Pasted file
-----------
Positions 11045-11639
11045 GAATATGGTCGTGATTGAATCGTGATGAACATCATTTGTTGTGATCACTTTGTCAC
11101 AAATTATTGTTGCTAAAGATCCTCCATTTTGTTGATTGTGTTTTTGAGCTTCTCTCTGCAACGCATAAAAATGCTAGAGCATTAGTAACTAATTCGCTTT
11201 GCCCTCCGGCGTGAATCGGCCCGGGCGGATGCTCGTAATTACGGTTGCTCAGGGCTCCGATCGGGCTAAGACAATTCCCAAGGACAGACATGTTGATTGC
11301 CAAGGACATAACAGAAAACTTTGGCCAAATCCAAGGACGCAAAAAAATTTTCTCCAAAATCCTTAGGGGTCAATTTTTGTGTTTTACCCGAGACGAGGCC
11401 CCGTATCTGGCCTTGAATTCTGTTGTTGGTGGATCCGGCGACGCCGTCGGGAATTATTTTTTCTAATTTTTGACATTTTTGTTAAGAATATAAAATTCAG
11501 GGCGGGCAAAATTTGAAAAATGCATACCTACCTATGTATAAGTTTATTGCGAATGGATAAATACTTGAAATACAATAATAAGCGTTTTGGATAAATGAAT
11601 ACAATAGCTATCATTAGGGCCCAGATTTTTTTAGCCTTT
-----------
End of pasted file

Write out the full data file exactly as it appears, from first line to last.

Positions 11045-11639
11045 GAATATGGTCGTGATTGAATCGTGATGAACATCATTTGTTGTGATCACTTTGTCAC
11101 AAATTATTGTTGCTAAAGATCCTCCATTTTGTTGATTGTGTTTTTGAGCTTCTCTCTGCAACGCATAAAAATGCTAGAGCATTAGTAACTAATTCGCTTT
11201 GCCCTCCGGCGTGAATCGGCCCGGGCGGATGCTCGTAATTACGGTTGCTCAGGGCTCCGATCGGGCTAAGACAATTCCCAAGGACAGACATGTTGATTGC
11301 CAAGGACATAACAGAAAACTTTGGCCAAATCCAAGGACGCAAAAAAATTTTCTCCAAAATCCTTAGGGGTCAATTTTTGTGTTTTACCCGAGACGAGGCC
11401 CCGTATCTGGCCTTGAATTCTGTTGTTGGTGGATCCGGCGACGCCGTCGGGAATTATTTTTTCTAATTTTTGACATTTTTGTTAAGAATATAAAATTCAG
11501 GGCGGGCAAAATTTGAAAAATGCATACCTACCTATGTATAAGTTTATTGCGAATGGATAAATACTTGAAATACAATAATAAGCGTTTTGGATAAATGAAT
11601 ACAATAGCTATCATTAGGGCCCAGATTTTTTTAGCCTTT